Feb 9, 2021 - Economy

Public parks, reimagined for the COVID era

Rendering of what Union Square Park in Manhattan could look like after a renovation

What Union Square Park could look like after an extensive facelift. Rendering courtesy of Union Square Partnership.

Public parks have grown so important during the pandemic that planners are suggesting bold renovations.

Driving the news: In big cities around the world — like New York, Paris and Barcelona — major improvement plans for public parks are being unveiled one after the next, with inclusion and broader access at their heart.

  • A lengthy, $100 million renovation plan is coming to Union Square Park in Manhattan, a central gathering spot (and home to a cherished greenmarket) that runs from 14th Street through 17th Street on the East Side.
  • The goal is to create 33% more public open space.
  • Paris' Champs-Élysées is getting a big, green makeover.
  • Barcelona plans a 10-year facelift for one of its biggest parks.

"There's clearly a push for cities across the world to have a better pedestrian environment, better transit and more greening," Ed Janoff, deputy director of the Union Square Partnership, which oversees the park, tells Axios.

  • A plan to refurbish the park — reported first by the WSJ — has been in progress for two years, but gained greater urgency when the pandemic hit.

But, but, but: With cities particularly budget-strapped due to the pandemic, many of these projects are privately funded — and many plain-vanilla municipal parks face cutbacks and worse.

  • At the same time, "parks and public land are seeing some of their highest usage in modern times," according to the Trust for Public Land (TPL), a nonprofit.

The big picture: Ambitious park renovations used to be all about beautification and environmental uplift, but increasingly there are other pressing goals — like racial justice and the ongoing need for social distancing.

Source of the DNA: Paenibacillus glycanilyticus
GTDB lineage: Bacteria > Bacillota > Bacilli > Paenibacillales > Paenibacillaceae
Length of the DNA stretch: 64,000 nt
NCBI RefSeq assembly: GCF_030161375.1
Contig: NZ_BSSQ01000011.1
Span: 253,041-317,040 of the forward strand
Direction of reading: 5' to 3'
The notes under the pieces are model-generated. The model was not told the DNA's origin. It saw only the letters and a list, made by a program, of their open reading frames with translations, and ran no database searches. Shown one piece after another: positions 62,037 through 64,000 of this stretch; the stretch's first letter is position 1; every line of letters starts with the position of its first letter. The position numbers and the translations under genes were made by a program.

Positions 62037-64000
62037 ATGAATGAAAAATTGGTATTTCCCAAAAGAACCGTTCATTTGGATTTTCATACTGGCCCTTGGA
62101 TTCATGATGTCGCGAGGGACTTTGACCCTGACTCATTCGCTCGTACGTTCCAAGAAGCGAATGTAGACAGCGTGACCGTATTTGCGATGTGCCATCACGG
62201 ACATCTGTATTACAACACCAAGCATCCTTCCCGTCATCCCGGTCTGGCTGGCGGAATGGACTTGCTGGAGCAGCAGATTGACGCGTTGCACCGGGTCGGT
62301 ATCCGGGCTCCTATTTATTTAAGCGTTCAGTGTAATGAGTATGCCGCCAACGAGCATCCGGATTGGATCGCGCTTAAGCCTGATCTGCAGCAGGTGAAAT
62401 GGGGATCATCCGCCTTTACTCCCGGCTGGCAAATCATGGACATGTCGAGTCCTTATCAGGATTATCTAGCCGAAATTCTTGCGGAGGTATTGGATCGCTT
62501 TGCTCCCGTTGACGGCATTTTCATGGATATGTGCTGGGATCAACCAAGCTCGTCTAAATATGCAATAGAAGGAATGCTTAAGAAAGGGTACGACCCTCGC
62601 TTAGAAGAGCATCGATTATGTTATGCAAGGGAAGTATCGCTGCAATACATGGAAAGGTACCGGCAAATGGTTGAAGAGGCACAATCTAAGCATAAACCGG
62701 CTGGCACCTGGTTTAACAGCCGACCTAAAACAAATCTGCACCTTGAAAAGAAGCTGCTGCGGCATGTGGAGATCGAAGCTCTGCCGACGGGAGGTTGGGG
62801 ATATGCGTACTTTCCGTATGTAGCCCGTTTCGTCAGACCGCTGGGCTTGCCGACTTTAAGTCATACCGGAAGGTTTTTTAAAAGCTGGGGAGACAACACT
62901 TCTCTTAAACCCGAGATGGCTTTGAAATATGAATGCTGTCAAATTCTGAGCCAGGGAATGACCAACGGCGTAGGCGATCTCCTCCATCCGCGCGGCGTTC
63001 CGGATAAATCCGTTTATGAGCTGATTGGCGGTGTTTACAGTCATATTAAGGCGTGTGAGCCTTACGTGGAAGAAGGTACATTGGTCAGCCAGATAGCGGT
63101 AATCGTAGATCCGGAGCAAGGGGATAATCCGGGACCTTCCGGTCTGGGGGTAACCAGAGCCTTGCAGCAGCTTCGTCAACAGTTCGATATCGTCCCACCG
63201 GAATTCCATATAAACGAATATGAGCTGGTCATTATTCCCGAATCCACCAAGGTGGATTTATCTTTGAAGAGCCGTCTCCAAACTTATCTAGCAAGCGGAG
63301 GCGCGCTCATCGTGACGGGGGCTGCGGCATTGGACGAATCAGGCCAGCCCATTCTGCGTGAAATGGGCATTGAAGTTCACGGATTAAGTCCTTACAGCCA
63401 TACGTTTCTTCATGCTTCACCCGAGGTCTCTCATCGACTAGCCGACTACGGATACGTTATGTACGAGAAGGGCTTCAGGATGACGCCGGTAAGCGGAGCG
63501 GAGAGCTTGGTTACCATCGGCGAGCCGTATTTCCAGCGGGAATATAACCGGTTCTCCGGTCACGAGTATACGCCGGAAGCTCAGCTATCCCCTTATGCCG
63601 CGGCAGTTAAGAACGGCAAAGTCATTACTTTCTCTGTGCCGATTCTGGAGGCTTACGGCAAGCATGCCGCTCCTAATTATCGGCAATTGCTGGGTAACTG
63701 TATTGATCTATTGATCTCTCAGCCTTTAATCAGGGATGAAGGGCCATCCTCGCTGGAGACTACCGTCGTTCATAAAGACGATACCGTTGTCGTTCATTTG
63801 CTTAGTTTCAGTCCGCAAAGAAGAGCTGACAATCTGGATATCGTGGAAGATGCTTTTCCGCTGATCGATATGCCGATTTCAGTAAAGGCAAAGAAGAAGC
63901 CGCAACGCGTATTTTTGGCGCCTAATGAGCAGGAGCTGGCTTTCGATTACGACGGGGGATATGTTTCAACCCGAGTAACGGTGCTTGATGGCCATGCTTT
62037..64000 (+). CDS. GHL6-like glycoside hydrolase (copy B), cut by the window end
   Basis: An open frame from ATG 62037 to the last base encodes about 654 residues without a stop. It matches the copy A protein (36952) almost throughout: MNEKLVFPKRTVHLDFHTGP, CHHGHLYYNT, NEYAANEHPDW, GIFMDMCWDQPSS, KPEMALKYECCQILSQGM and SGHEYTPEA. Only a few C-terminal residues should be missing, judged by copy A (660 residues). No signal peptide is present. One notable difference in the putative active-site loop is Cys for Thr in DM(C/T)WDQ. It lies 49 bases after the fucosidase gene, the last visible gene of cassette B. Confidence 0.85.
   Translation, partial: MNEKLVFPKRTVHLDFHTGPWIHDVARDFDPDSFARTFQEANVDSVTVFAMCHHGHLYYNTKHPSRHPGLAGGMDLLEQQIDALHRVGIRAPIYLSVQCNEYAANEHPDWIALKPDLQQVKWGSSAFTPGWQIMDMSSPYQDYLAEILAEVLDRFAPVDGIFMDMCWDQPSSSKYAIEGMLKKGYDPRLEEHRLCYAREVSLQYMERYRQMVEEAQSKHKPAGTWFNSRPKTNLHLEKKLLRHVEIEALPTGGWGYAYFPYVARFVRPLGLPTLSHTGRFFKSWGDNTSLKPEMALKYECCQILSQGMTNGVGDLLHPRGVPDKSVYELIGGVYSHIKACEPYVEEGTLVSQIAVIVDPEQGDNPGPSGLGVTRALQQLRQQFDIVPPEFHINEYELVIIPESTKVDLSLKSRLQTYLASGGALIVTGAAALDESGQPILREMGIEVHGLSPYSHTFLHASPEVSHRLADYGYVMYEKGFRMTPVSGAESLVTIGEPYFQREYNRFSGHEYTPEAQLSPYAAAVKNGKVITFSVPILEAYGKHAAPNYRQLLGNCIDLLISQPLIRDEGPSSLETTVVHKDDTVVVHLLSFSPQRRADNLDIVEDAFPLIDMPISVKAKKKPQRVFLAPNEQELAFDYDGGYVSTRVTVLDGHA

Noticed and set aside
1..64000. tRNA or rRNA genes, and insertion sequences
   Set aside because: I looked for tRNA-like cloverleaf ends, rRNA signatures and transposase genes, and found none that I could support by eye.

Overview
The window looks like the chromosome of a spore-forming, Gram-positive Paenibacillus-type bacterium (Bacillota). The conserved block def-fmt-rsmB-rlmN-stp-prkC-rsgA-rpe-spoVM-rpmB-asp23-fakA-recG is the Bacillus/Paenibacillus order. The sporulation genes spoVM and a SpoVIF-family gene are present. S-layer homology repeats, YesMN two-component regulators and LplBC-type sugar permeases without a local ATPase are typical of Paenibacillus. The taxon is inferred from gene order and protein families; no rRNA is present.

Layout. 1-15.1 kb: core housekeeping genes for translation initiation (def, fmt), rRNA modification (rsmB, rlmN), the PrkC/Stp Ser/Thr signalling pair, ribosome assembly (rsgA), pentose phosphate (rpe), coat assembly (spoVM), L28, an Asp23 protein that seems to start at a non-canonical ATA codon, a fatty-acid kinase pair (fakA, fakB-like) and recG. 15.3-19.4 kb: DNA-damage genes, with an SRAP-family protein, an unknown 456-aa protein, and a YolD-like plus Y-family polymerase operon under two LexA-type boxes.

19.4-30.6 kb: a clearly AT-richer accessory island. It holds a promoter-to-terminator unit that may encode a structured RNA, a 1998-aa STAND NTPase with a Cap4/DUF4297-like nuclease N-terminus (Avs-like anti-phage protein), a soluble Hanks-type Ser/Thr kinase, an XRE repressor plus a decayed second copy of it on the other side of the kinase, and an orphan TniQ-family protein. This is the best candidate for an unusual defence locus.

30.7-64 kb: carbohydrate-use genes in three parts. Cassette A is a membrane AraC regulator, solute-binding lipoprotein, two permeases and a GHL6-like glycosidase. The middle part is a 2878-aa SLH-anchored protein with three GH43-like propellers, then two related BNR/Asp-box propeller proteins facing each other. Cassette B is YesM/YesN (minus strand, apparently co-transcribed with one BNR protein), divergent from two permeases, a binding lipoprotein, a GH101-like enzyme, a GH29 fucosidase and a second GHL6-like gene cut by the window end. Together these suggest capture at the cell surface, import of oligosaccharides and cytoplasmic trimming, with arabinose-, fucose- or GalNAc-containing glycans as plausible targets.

• About 100 million Americans don’t have a park within a 10-minute walk from home, per the Trust for Public Land.
  • "Just as there is unequal access to nutritious food, to health care, and even to diagnostic tests, so too is there unequal access to parks and green spaces," said Nette Compton, director of strategy at TPL, which issued a report on parks and the pandemic.
  • From Charlotte, N.C., to San Francisco, "local parks are so packed that some governments have had to close parking areas to discourage overcrowding, favoring those who can walk to those parks," Compton wrote.

The bottom line: Expect more grand visions for urban parks in the months ahead.

  • "Even with a successful vaccine rollout in 2021, the ability to safely recreate outdoors will remain a critical complement to public health measures," New York Governor Andrew Cuomo said in his state-of-the-state address last month.
  • He called for $440 million of investment in New York State's public parks over four years.

Go deeper: The best (and worst) cities for public parks

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